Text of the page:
The hon. Member for Chipping Barnet spent some time on the transfer of debts provisions, so I would like to say a few words of reassurance to members of the Committee about them. The legislation aims to deal with a further problem that we identified with MSCs: that they have often escaped payment of tax and national insurance contributions because they have no assets. Where a debt is established, MSCs are often simply wound up and then begin to trade again. They trade again because their workers are transferred to a new MSC by the MSC provider. Respondents to the consultation were consistent in agreeing that the wider package of measures would be ineffective without debt transfer provisions.
Where the MSC does not pay, the legislation will allow the PAYE debts of MSCs to be transferred to appropriate third parties, such as the MSC provider or the director. Those parties are clearly involved and clearly benefit from the arrangements. If payment cannot be obtained from those parties, the debts may be transferred to others who have
encouraged, facilitated or otherwise been actively involved in the provision by the MSC of the services of the individual.
Without a provision to transfer debts, the entire purpose of the legislation would be lost. Those benefiting from the arrangements would simply be able to continue promoting and using these schemes with no financial risks. Of course, transferring debts to third parties is not a new principle in our tax system.
For those concerned about the transfer of debt, there is, frankly, a simple answer: not to operate through or encourage others to operate through MSCs. I recognise that there are nevertheless some concerns and I am sure that we will return to schedule 3 in greater detail in the Public Bill Committee. The regulations for the PAYE provisions were published for comment back in February and the consultation closed today. We will consider any comments very carefully and take full account of them in finalising the regulations, which we aim to publish in June. The regulations will contain a number of safeguards and grounds for appeal. The debt transfer provisions are intended to be effective for PAYE and national insurance contributions incurred from 6 August in respect of MSC directors and MSC providers, and from 6 January next year for other parties.
I have dwelt for a moment or two on how the provisions might work, because I thought that it was necessary to do so to reassure Members that the Government have considered the issue in detail and have discussed it in detail with the relevant parties. I also wanted to try to allay the concerns and correct some of the misinformation and the misunderstandings that have been evident. I hope that what I have said has helped to reassure Members that the amendments are not necessary, or desirable.
Let me elaborate briefly on those points specifically in relation to amendments Nos. 1 and 14. The amendments are not necessary because the legislation was published for consultation last December, alongside a partial regulatory impact assessment. During the course of the consultation, officials dwelt in detail on the proposals with a wide range of parties. We received 81 written representations and we set out the points that were made in a summary of the consultation responses, which I published last month. Not only did the consultation confirm our analysis of the problem and the need to tackle it, it provided the further evidence that we needed to inform the full regulatory impact assessment, which was published at the same time as the Finance Bill and which covers many of the issues that the hon. Member for Chipping Barnet is concerned about in her amendment. Importantly, the responses to the consultation have allowed us to refine the approach that the legislation takes in a way that enables us to deal with the key concerns that have been raised.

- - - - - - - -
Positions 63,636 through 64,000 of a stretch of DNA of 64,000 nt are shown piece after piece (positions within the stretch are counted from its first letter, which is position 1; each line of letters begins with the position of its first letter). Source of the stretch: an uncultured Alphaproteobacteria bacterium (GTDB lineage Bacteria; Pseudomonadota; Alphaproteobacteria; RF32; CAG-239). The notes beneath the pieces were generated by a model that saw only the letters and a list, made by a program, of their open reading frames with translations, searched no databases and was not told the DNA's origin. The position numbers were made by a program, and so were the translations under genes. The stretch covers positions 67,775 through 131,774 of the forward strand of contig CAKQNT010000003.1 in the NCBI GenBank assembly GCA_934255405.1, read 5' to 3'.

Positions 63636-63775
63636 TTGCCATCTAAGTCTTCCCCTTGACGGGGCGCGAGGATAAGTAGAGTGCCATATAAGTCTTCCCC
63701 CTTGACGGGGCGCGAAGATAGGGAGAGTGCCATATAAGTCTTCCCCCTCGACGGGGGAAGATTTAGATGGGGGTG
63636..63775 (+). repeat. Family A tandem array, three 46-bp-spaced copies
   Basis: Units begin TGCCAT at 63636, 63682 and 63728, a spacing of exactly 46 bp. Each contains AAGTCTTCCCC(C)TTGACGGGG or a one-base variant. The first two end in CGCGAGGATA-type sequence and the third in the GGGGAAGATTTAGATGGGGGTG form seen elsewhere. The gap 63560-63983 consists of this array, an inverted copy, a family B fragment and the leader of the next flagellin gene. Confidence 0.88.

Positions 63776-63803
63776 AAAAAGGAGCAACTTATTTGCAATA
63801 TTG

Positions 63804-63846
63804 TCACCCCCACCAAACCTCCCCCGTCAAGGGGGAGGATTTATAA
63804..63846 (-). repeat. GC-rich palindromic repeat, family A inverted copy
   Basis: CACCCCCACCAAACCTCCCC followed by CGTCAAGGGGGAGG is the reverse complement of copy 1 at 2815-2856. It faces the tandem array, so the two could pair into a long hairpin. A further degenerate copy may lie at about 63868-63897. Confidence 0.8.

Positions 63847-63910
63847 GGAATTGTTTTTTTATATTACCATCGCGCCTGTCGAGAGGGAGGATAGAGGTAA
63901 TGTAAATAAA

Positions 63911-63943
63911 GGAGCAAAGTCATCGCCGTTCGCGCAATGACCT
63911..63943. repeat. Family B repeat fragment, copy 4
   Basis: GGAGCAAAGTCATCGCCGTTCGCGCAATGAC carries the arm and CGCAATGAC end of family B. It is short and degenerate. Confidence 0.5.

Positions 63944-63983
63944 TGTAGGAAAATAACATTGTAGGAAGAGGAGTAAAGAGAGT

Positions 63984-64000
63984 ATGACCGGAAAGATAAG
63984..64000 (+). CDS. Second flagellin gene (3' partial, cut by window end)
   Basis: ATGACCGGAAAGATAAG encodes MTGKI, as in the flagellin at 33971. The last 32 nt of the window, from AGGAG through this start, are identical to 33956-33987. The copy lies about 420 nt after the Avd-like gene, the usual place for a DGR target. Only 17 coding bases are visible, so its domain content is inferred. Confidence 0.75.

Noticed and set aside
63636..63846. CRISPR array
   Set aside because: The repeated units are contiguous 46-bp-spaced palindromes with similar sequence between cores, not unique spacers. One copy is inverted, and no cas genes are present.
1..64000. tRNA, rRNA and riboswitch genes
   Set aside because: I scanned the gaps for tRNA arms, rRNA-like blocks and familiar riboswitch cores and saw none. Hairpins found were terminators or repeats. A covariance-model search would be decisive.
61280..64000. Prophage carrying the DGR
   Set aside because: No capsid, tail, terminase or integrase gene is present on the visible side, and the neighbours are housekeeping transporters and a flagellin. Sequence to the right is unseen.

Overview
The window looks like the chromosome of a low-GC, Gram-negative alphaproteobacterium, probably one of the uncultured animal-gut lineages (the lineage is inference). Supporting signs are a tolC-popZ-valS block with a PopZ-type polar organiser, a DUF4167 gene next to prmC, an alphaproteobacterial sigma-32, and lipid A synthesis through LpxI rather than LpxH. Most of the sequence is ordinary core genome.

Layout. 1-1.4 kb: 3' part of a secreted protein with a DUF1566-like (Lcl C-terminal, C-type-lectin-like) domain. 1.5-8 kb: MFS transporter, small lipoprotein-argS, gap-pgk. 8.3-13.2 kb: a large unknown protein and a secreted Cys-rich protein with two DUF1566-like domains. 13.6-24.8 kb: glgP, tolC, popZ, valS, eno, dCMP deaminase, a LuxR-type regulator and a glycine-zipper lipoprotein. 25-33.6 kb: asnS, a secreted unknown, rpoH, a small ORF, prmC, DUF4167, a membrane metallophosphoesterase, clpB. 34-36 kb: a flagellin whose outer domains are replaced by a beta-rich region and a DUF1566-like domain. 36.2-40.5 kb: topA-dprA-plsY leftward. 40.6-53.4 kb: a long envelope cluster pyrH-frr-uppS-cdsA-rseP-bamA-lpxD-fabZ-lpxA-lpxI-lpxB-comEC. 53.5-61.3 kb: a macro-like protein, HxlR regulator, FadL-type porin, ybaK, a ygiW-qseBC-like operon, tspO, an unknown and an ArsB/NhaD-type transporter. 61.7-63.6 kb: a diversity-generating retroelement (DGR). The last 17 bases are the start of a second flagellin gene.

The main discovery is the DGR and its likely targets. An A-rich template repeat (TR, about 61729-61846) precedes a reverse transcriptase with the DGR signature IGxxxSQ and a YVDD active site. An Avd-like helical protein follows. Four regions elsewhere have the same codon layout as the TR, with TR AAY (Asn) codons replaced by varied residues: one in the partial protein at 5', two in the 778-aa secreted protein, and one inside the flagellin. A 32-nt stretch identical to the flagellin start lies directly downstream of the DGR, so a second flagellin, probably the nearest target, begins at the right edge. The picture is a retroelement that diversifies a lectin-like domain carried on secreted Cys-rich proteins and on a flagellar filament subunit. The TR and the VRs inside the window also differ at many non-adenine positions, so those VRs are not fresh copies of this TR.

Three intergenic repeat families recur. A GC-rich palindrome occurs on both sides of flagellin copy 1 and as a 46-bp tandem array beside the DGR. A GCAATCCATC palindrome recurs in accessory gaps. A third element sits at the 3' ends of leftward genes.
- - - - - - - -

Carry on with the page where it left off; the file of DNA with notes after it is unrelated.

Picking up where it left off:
Finally[Hon. Members: Hooray!] I am sure that Opposition Members would not wish me to treat in a cursory way the detailed points that have been raised in the Committee proceedings this afternooneven though I missed the contribution made by the hon. Member for South-West Hertfordshire (Mr. Gauke).
The recruitment and MSC sectors have already responded to the announced changes and are operating the new rules. I have been encouraged by the willingness of many in the industry and their representatives to work to make the measures effective. Introducing a delay would mean that companies that are already operating the new rules would be thrown into confusion and uncertainty. It would send a signal to those seeking to exploit the use of MSCs that we may not be serious about tackling the abuses. I have to say to the hon. Member for Falmouth and Camborne and the hon. Member for Twickenham that delaying
the implementation of the provisions until November, as amendment No. 14 envisages, would constitute a loss of anticipated revenue to the public purse of about £50 million.
In conclusion, we set out clearly in the consultation the serious and growing problem of mass marketed MSCs. We consulted widely. We discussed our proposals in depth. We altered the approach, as set out in the Finance Bill. The clause will help us to tackle bogus companies and it will restore more even conditions. Currently, those observing the existing rules lose out. It will protect the public purse from the sort of artificial tax arrangement that means that people who should be employed, and are in effect employed, are not paying the levels of tax that they should be paying as employed people. I commend the clause to the Committee.
Mrs. Villiers: Taking the decision to become a contractor or a freelancer does not make one a tax dodger. I am not reassured by the Financial Secretarys response. The clause remains flawed and I wish to press amendment No. 1 to a Division.
Question put, That the amendment be made: